John Kenneth Macalister
||This article includes a list of references, but its sources remain unclear because it has insufficient inline citations. (January 2013)|
Ken Macalister graduated the Guelph Collegiate Vocational Institute (GCVI) and from the University of Toronto, then as a Rhodes Scholar studied at Oxford University. He was expanding his education further at the Institute of Corporate Law in Paris, France when World War II began in 1939. When he took the bar exam, Macalister placed first among over 150 candidates in the British Empire. Macalister tried to join the infantry but his eyesight was such that he needed thick glasses and as such could not be placed on active duty. However, fluent in the French language, Macalister volunteered for the Special Operations Executive (SOE) F Section where as an agent in France, his thick glasses would actually add to his disguise.
Together with fellow Canadian, Frank Pickersgill, Ken Macalister was parachuted into occupied France on June 20, 1943 to work as wireless operator for the "Archdeacon" network in the Ardennes area. Both men were picked up by the SOE agent Yvonne Rudellat (codename 'Jacqueline') and the French officer Pierre Culioli. Their vehicle stopped at a German checkpoint in Dhuizon, and after Rudellat and Culioli were cleared they decided to wait for the two Canadians to come through. Minutes later, however, the Canadians' cover was blown and Culioli tried to speed away but he and Rudellat were captured when they ran into another checkpoint about 10 kilometres away. Rudellat subsequently died in Bergen-Belsen; Culioli survived the war.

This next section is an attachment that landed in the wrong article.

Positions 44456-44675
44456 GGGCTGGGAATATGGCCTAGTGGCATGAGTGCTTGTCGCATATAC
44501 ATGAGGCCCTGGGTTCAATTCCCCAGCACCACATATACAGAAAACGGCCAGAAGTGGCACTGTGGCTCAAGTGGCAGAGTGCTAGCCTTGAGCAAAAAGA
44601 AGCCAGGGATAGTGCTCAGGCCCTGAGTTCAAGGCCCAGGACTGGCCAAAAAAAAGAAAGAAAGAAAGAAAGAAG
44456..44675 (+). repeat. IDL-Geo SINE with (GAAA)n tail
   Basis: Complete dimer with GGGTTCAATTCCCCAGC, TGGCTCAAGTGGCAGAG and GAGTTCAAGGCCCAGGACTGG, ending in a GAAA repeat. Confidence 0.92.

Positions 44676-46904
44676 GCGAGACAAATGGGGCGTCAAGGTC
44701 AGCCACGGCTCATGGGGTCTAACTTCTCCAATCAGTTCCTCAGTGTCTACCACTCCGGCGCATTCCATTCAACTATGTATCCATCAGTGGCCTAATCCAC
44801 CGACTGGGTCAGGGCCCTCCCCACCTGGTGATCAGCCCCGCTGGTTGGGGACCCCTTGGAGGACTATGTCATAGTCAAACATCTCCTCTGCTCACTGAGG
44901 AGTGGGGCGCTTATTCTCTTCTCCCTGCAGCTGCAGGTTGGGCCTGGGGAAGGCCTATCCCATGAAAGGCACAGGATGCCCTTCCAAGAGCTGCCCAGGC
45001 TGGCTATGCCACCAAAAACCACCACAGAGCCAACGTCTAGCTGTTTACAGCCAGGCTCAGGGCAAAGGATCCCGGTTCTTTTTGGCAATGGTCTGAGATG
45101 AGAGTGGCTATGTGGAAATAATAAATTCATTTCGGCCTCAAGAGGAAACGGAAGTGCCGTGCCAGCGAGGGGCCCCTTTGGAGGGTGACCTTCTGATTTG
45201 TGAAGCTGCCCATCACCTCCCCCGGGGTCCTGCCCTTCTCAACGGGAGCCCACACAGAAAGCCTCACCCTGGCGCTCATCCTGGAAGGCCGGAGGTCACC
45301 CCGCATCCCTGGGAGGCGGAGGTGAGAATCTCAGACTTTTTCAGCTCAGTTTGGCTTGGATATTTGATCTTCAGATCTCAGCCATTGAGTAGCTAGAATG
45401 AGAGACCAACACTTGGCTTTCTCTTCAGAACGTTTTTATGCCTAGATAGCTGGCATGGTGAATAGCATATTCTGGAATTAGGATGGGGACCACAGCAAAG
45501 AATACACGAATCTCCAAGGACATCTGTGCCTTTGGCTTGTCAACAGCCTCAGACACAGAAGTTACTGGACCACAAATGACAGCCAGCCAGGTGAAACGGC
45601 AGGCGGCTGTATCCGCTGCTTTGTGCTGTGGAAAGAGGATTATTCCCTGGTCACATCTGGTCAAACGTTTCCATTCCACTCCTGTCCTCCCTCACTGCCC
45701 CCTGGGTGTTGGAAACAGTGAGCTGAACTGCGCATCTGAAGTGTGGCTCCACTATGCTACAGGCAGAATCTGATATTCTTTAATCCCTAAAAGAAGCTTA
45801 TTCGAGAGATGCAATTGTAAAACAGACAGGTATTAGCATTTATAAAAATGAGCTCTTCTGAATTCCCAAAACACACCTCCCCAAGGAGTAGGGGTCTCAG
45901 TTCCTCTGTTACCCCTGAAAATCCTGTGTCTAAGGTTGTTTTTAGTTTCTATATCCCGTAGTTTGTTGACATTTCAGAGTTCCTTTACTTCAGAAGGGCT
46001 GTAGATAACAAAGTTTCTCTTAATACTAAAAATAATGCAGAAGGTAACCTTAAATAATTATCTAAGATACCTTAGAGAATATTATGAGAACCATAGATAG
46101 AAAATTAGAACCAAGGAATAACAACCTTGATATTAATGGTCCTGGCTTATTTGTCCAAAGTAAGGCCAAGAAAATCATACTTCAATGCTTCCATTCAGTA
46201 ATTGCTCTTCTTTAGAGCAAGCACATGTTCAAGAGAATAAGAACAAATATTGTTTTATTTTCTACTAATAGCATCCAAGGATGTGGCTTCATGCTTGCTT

The Canadians were taken to Fresnes prison where they were interrogated and tortured repeatedly. Macalister steadfastly refused to reveal his security checks to the Germans who had his codes and were anxious to send misleading messages back to the SOE's London headquarters. Macalister gave his interrogators nothing and when his captors tried to send messages, SOE recognized them as fake.
Unable to get anything of value from him, the security forces shipped Macalister, along with Frank Pickersgill and Roméo Sabourin to Buchenwald concentration camp on August 27, 1944. They were known as the Robert Benoist group, executed at Buchenwald on September 14, 1944.
Captain Ken Macalister is honored on the Brookwood Memorial, Surrey in Brookwood, Surrey, England and as one of the SOE agents who died for the liberation of France, he is listed on the "Roll of Honor" on the Valençay SOE Memorial in the town of Valençay, in the Indre département of France. He is commemorated by an obelisk at Romorantin-Lanthenay, where he is one of 4 members of SOE to be listed. In Guelph, there’s a park named after him with a maple tree representing his time in Canada, an oak his British sojourn, and a linden his time in France. The University of Toronto has designated a Pickersgill-Macalister garden on the west side of the "Soldiers' Tower" monument.
- His story, and that of Frank Pickersgill is told in Unlikely Soldiers: How Two Canadians Fought the Secret War Against Nazi Occupation, by Jonathan Vance (HarperCollins, 2008). This book uses material from SOE files to tell the story of their endeavours.
- King, Stella, 'Jacqueline', Pioneer Heroine of the Resistance, Arms and Armour Press, 1989, pp 313-316
- King, p 395
- King, p 411